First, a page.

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Scientists find ‘domino-like’ sequence of ruptures in Ridgecrest Earthquake Sequence, California


A new study of the Ridgecrest Earthquake Sequence, the largest earthquake sequence in Southern California, that began on July 4, 2019, provided new evidence that massive earthquakes can happen in a more complex fashion than commonly expected. The observation by geophysicists from Caltech and NASA's Jet Propulsion Laboratory (JPL) in California reported a series of ruptures in "a web of interconnected faults, with rupturing faults triggering other faults" on October 17, 2019.

According to JPL's study, the domino-like sequence of ruptures also increased strain on a nearby major fault. The Ridgecrest Earthquake Sequence started with a magnitude 6.4, followed by a magnitude 7.1 the next day with over 100 000 aftershocks. The sequence shook most of Southern California, the strongest quake happening about 190 km (120 miles) north of Los Angeles near Ridgecrest.

"This ended up being one of the best-documented earthquake sequences in history," lead author Zachary Ross said, assistant professor of geophysics at Caltech.

Ross developed an automated computer analysis of seismometer data that recorded a massive number of aftershocks with very accurate location data. The JPL team members examined data from international radar satellites ALOS-2 which is from the Japan Aerospace Exploration Agency (JAXA) and Sentinel-1A/B which is operated by the European Space Agency (ESA) to map fault ruptures at the planet's surface.

"I was surprised to see how much complexity there was and the number of faults that ruptured," research co-author Eric Fielding stated.

The data from satellite and seismometer presented an earthquake sequence that is more complex than those in models of previous huge seismic events.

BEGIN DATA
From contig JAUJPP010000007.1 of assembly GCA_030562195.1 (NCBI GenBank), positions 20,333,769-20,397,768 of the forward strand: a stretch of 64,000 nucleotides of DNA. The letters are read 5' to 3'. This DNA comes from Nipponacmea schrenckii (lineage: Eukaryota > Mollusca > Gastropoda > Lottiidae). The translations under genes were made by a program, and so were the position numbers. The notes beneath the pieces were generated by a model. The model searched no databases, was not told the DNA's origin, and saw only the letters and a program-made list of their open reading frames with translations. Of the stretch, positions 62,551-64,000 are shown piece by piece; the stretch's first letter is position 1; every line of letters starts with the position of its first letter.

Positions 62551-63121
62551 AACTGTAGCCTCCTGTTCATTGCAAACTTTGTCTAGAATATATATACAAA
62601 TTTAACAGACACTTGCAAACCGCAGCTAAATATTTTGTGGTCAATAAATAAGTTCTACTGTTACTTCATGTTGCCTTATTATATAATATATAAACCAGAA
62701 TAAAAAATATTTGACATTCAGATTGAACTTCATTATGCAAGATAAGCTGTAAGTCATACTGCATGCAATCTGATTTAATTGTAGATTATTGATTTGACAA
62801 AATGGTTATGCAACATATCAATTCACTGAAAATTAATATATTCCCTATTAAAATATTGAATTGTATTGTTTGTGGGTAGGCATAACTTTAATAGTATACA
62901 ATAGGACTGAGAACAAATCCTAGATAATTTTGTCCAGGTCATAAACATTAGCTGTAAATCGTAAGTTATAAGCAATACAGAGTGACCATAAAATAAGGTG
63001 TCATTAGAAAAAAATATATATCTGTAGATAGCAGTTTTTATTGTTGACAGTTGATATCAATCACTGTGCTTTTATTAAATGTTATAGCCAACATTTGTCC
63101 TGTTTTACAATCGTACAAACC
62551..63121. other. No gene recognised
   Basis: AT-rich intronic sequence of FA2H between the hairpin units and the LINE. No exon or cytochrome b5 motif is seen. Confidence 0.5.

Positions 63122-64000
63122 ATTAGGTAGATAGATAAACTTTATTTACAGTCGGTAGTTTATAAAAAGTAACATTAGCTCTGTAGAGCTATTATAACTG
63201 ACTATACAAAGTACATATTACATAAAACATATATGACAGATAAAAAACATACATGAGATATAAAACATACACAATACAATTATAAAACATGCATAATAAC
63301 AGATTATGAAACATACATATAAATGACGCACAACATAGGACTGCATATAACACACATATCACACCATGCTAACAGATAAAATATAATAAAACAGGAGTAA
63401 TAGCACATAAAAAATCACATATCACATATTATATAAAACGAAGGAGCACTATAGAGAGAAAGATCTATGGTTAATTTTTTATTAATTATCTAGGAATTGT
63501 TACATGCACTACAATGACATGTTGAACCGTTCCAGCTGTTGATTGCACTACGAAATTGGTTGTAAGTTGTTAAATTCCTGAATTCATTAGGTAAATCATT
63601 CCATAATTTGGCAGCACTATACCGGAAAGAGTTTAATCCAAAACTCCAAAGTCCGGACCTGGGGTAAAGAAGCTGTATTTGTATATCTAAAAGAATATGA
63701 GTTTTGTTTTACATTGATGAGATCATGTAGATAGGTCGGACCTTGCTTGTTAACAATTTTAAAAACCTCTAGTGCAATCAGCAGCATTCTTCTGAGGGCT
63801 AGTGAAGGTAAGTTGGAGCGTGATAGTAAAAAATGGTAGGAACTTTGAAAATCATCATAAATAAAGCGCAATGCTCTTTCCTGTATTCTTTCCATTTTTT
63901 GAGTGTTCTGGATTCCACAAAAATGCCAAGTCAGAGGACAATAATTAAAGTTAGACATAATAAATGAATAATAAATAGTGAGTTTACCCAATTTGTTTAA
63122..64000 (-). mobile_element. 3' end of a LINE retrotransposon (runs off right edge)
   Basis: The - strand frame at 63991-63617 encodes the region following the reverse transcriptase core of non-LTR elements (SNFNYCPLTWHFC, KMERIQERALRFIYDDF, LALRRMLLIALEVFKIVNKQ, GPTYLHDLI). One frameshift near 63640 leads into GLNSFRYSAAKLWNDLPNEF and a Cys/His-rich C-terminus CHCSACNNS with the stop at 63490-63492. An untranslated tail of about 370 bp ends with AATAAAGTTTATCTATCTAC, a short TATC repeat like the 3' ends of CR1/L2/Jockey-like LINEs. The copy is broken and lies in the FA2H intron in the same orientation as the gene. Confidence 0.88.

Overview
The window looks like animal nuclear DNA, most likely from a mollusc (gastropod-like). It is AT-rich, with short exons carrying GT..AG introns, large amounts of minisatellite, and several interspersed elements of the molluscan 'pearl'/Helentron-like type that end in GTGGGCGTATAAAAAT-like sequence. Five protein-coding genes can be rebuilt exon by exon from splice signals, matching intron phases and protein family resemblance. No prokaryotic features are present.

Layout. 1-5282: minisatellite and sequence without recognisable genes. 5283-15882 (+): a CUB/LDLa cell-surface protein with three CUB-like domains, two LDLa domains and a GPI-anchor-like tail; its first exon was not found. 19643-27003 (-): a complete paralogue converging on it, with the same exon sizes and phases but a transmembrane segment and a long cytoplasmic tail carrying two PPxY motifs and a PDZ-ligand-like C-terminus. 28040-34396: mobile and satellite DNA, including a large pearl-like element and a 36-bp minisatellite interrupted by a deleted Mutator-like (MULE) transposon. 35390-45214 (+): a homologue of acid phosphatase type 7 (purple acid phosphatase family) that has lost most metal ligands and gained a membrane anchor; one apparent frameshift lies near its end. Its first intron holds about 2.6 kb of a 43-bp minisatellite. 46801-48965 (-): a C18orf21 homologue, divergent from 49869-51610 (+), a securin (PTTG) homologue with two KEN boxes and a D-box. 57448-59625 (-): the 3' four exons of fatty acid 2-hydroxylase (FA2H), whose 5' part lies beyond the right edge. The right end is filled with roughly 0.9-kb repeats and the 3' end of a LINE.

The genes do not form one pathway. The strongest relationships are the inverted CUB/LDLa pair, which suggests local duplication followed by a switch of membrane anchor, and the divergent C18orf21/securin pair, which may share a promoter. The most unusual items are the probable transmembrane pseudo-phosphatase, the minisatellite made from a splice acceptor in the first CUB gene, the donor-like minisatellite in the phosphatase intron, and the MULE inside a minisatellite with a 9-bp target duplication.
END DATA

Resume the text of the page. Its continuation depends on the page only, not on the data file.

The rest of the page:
Major earthquakes are typically expected to be triggered by the rupture of a single long fault. After a big earthquake in California in 1992 that ruptured several faults, seismologists started rethinking the model. The Ridgecrest sequence involved about 20 smaller faults previously undiscovered, "crisscrossing in a geometrically complex and geologically young fault zone."

"We actually see that the magnitude 6.4 quake simultaneously broke faults at right angles to each other, which is surprising because standard models of rock friction view this as unlikely," Ross explained.

The event's complexity is clear because of the multiple types of scientific instruments utilized to examine it. Satellites recorded the surface ruptures and correlate ground deformation reaching over 100 km (60 miles) in every path from the rupture, while a dense network of seismometers observed the seismic waves from the earthquake.

Together, the information was used by scientists to create a model of how faults slipped below the surface, the relationship between the major slipping faults, and the number of small quakes occurring before, during, and after the two biggest shocks.

The Ridgecrest ruptures ended near the Garlock Fault, a major east-west fault running more than 300 km (185 miles) from the San Andreas Fault to Death Valley. The fault has been silent for the last 500 years, but the strain on the Garlock Fault by the quake in July caused to gradually start moving. Scientists said the fault has slipped 2 cm (0.8 inches) at the surface since that month.

"It's going to force people to think hard about how we quantify seismic hazard and whether our approach to defining faults needs to change," Ross said. "We can't just assume that the largest faults dominate the seismic hazard if many smaller faults can link up to create these major quakes."

The research was published in the Science journal.


"Hierarchical interlocked orthogonal faulting in the 2019 Ridgecrest earthquake sequence" – Ross, Z.E. et al – Science – DOI: 10.1126/science.aaz0109


A nearly 20-year hiatus in major seismic activity in southern California ended on 4 July 2019 with a sequence of intersecting earthquakes near the city of Ridgecrest, California. This sequence included a foreshock with a moment magnitude (Mw) of 6.4 followed by a Mw 7.1 mainshock nearly 34 hours later. Geodetic, seismic, and seismicity data provided an integrative view of this sequence, which ruptured an unmapped multiscale network of interlaced orthogonal faults. This complex fault geometry persists over the entire seismogenic depth range. The rupture of the mainshock terminated only a few kilometers from the major regional Garlock fault, triggering shallow creep and a substantial earthquake swarm. The repeated occurrence of multifault ruptures, as revealed by modern instrumentation and analysis techniques, poses a formidable challenge in quantifying regional seismic hazards.

Featured image credit: Ben Brooks/USGS

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